As I’m focusing more on Collaboration and Innovationand less on Supply Chainthese days, I thought I’d share a story of ‘Ideation’ with you for my opening blog. That’s because it’s usually one of the first steps in the product development lifecycle, and makes chronological sense when discussing innovation. In later blogs I’ll share some of the subsequent steps – you know: Selection, Prototyping, Validation, Development and finally, Launch. Different companies use different terms and different processes, but all good products start out with a good idea.
Let me take you back in time for a moment. When I was eight years old I noticed that the local UK comic magazine that I bought on a weekly basis was running competitions for readers to submit puzzles for other readers to solve. I was attracted to the Secret Service game that was one of the prize options, but what was my idea? How was I going to win if I didn’t have a good idea? Well, I decided that I’d submit a match puzzle -- you know we actually had lots of matches in the 60’s! This puzzle isn’t hard (please remember I was eight years old) and looked something like the picture above. The question was “How do you make a square by adding just one more match and not moving the others?”
Anyway, fairly obvious that you make a square by placing a forth match adjoining the other three to make a square with the bases as in the next picture (click ‘read more’ when finished with this page to see how). Well, I had the pride of seeing my puzzle published and, more importantly for me, I actually won the Secret Service game! But that’s not the point… Read More »
Barcelona is a great city—with its fantastic Basque food, gorgeous beachside location, and beautiful architecture courtesy of famed architect Antonio Gaudi, this Spanish city can’t be beat.
Next week, Barcelona will play host to partners from around the world who will be convening there to attend Partner Velocity, our annual event focused on giving our partners the insight, knowledge, and networking they need to accelerate their marketing.
This year, we’ll be providing our partners with access to the inside scoop on the latest social media and web 2.0 marketing trends. We’ll also have two sessions on marketing the cloud.
One of the many benefits of social media is that it creates personal connections. As a Cisco blogger I enjoy meeting many people online, but every so often my role gives me the chance to meet interesting people face-to-face. I recently attended my first Networking Nine event titled “Blurring the Boundaries: The Future of Blogging” hosted by the San Francisco chapter of the IABC (International Association of Business Communicators). This event in particular, brought together a small group of senior communications professionals to enjoy a great dinner, fine wine and an in-depth discussion about their respective experiences on blogging.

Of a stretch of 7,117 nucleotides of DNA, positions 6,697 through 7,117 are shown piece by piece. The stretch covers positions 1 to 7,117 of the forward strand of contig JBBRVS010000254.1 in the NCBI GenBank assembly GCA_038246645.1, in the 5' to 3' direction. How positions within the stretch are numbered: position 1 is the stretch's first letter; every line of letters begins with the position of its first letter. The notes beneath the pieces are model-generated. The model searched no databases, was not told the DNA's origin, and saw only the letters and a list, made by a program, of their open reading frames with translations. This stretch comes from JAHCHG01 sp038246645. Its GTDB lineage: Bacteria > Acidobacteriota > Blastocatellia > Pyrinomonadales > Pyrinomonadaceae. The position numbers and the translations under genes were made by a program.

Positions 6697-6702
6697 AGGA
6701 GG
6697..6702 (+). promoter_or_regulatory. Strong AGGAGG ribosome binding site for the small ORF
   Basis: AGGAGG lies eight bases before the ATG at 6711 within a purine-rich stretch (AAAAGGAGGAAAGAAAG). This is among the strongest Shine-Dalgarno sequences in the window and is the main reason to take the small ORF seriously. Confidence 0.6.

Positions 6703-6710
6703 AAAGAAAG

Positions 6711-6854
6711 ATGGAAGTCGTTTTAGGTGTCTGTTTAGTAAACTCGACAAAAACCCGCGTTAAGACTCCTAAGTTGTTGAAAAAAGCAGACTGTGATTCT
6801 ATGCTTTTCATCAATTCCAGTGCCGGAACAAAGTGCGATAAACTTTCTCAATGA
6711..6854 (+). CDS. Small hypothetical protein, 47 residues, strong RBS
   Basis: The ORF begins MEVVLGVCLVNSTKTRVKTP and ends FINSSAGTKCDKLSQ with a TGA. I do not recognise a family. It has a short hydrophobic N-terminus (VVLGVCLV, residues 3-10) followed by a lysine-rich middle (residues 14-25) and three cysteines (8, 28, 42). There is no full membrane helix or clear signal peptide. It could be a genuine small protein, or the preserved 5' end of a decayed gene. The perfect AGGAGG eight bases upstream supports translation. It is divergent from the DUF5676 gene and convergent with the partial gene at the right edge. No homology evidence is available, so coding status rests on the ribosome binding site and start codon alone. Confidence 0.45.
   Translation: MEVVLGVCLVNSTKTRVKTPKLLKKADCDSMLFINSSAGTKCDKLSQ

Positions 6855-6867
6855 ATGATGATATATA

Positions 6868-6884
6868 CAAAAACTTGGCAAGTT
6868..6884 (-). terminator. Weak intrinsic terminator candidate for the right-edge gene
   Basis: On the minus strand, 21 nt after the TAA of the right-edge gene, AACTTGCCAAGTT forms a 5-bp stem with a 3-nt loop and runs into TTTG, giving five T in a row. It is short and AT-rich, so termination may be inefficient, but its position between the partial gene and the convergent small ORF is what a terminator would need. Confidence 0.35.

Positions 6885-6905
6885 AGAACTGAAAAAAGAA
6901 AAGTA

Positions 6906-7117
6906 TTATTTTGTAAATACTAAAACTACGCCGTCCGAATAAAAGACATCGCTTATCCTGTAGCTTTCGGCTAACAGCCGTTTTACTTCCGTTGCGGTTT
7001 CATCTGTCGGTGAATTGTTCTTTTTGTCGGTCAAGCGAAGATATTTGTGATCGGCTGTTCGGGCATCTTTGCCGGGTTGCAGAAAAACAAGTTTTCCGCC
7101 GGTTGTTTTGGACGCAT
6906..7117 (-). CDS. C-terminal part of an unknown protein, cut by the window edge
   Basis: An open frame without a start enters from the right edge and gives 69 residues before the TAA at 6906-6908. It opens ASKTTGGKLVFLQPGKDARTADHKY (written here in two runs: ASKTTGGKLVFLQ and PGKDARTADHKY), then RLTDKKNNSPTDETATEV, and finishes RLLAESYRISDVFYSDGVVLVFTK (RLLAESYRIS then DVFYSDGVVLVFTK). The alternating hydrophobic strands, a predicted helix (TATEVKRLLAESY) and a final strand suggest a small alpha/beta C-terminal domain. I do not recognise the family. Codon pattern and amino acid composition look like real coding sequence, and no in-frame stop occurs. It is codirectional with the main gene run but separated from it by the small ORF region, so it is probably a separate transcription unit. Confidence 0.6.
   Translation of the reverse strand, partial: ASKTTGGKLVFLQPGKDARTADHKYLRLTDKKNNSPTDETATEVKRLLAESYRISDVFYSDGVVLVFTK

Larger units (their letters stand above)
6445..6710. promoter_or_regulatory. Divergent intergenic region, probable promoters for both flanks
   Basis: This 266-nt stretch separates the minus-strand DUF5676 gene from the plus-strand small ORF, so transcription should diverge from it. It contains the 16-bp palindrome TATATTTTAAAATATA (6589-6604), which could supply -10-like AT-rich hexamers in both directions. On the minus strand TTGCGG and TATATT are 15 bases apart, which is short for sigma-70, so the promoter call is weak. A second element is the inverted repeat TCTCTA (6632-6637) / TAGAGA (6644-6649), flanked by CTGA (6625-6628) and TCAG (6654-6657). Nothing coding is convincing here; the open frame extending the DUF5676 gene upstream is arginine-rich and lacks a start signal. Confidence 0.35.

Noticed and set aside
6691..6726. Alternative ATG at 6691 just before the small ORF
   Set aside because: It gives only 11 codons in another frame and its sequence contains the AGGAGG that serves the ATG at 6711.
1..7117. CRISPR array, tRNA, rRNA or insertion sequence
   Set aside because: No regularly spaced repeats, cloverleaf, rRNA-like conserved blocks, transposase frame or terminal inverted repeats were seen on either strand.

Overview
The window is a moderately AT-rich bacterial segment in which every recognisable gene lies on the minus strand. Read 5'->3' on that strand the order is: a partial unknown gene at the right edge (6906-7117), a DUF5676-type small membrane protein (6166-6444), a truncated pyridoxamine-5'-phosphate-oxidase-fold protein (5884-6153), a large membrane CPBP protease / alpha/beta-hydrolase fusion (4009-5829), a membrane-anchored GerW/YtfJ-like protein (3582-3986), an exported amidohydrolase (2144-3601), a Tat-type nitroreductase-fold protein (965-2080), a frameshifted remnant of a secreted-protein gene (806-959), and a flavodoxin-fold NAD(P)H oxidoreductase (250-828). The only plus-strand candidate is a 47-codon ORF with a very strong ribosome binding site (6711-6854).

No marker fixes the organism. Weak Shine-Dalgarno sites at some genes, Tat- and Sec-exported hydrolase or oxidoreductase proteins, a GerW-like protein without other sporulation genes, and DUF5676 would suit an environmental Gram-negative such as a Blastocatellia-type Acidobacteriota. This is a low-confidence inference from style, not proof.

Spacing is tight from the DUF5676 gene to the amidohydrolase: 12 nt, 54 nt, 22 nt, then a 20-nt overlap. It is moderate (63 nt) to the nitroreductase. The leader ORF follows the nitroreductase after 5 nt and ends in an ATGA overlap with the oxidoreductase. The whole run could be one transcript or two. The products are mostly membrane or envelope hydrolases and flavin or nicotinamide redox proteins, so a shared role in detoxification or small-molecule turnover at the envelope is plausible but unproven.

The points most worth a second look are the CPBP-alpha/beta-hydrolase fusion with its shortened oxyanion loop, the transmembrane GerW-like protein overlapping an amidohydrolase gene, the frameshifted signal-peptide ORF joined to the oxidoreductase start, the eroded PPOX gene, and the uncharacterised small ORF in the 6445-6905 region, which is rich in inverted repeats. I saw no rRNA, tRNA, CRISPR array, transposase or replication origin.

I saw the new Harry Potter movie, The Deathly Hallows over the Thanksgiving break. I don’t want to spoil the movie for those who haven’t seen it yet or didn’t read the last book so if you are one of those people, be forewarned: just for fun and inspired by the movie, this blog post uncovers some lessons the 3 deathly hallows (ooops, did I just slip up and tell you there were 3?) can teach us, social media practitioners.
Ok, so the outcome for us won’t be as devastating as for the Peverell brothers but in order to continue to evolve in our practices, we should keep in mind the following lessons.
1. Elder Wand. (a.k.a. Wand of Destiny). “The wand will never fully work for the new user unless he or she directly disarms, stuns or kills (even in Muggle fashion) the previous master. Rowling has stated that the wand is brutal in its choice of master, and that, whilst most wands have some allegiance to their own masters, the Elder Wand only responds to power.” 1
Let’s look at the significance of the wand more closely and less literally. In order for the wand to keep working, each consecutive owner needs to be Read More »
At the Web 2.0 Summit 2010, internet analyst Mary Meeker presented data, shown above. The chart she offered drives home an important point to media and entertainment companies -- 28% of our time spent with media in the US is on the internet -- so we expect our media brands to deliver online. And Nielsen also released data this summer showing 22% of the time people spend on the internet is with social media. In aggregate, Web users spend a total of 110 billion minutes on social Web sites and blogs each month. Therefore media companies must tailor and create engaging digital content to speak to the audiences who want to interact with content brands online and across social media sites. But what’s more important when trying to create appealing media experiences for socially engaged audiences who are spending 28% of their media time online: Is the technology experience more important than the content? Or is the content more important than the technology experience? Vivi Zigler, President of NBC Universal Digital Entertainment (bio link here), attempted to address this question at the Digital Media Conference West in San Francisco:
Vivi Zigler tells us in the clip that NBC Universal has to tailor and tweak existing technologies to the story lines of the NBC TV shows and to the shifting tastes of the online audiences to create engaging experiences. How does NBC Universal adapt technology to changing television story lines and still create an engaging and quality experiences? (continued ..) Read More »